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Wittgenstein and the Philosophy of Mind$
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Jonathan Ellis and Daniel Guevara

Print publication date: 2012

Print ISBN-13: 9780199737666

Published to Oxford Scholarship Online: January 2013

DOI: 10.1093/acprof:oso/9780199737666.001.0001

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Das Überraschende: Wittgenstein on the Surprising in Mathematics

Das Überraschende: Wittgenstein on the Surprising in Mathematics

Chapter:
(p.225) Chapter 9 Das Überraschende: Wittgenstein on the Surprising in Mathematics
Source:
Wittgenstein and the Philosophy of Mind
Author(s):

Juliet Floyd

Publisher:
Oxford University Press
DOI:10.1093/acprof:oso/9780199737666.003.0010

This chapter explores the epistemic role that surprise and other psychological reactions play in mathematics. The chapter pursues the issue for its own sake, but also for its usefulness in illuminating certain themes in Wittgenstein's philosophy of mathematics. In order to understand Wittgenstein's views in this area, we must acknowledge the significance of his “obsession” with the “patter” [Geschwätz] surrounding mathematical activity, e.g., expressions concerning heuristics, evaluations, diagrams, and other intuitive aids for understanding mathematical results. Due largely to the influence of Frege and Russell, it is widely held that the intuitive and the psychological are obstacles to proper understanding in mathematics and logic. Wittgenstein's middle and later work rejects this brand of anti-psychologism, or at least develops a complicated relationship to it. And, as the chapter's suggestive and mostly sympathetic treatment shows, there is a wealth of somewhat neglected material in Wittgenstein's writing on these issues, of importance especially for the question of what is involved in understanding a mathematical proof.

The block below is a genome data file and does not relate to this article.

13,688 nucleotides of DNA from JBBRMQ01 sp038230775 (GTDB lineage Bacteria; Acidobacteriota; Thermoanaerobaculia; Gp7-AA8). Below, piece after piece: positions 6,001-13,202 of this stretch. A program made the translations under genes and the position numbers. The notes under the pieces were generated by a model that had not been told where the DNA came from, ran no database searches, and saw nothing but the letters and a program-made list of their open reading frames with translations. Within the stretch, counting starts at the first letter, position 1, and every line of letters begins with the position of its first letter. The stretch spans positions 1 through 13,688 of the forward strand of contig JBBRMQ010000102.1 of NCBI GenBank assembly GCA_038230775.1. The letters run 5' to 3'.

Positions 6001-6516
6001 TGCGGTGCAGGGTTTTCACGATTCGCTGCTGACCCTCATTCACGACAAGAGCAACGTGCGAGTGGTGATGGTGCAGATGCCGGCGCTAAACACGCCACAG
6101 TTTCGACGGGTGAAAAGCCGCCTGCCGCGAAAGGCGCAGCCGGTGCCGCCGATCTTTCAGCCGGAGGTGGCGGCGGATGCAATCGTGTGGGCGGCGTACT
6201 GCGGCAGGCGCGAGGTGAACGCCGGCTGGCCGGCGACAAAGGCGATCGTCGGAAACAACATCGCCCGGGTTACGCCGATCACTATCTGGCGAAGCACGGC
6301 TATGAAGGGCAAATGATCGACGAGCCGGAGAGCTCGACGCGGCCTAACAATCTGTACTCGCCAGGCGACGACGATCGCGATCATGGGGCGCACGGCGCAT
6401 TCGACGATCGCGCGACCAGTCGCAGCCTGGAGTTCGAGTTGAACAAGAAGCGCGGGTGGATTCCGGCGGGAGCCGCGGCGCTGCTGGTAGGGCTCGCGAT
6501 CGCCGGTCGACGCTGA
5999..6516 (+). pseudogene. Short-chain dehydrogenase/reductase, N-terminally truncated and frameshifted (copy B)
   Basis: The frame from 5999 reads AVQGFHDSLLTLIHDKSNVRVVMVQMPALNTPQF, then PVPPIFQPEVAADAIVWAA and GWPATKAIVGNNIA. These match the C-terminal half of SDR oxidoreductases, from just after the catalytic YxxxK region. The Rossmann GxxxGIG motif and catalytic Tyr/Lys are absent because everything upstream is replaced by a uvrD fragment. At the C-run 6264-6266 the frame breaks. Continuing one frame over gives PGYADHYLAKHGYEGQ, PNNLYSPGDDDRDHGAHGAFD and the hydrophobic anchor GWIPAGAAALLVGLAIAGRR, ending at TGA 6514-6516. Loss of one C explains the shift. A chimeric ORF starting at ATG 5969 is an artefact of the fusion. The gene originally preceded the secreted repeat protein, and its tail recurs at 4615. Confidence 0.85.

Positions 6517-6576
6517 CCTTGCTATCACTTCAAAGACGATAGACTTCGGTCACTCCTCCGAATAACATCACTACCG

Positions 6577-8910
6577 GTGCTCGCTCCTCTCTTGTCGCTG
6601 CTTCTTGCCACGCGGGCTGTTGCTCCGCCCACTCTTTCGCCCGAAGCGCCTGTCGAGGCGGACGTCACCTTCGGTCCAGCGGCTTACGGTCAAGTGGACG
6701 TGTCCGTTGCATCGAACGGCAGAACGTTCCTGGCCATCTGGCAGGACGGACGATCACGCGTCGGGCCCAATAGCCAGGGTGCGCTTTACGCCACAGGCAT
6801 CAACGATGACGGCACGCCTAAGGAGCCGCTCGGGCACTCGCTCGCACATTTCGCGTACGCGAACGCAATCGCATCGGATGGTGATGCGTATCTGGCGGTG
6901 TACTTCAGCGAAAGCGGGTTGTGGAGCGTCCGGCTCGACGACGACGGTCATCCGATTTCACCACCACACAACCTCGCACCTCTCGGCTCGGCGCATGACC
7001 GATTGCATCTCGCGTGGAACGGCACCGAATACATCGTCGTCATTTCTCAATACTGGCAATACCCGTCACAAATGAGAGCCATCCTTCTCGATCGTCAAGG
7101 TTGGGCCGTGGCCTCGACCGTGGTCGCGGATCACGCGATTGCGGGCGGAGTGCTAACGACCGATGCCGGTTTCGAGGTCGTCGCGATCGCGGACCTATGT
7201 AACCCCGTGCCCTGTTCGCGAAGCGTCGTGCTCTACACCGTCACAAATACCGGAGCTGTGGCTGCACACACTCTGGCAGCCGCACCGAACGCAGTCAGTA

Keywords:   Wittgenstein, philosophy of mathematics, surprise, intuitive, anti-psychologism, understanding, proof

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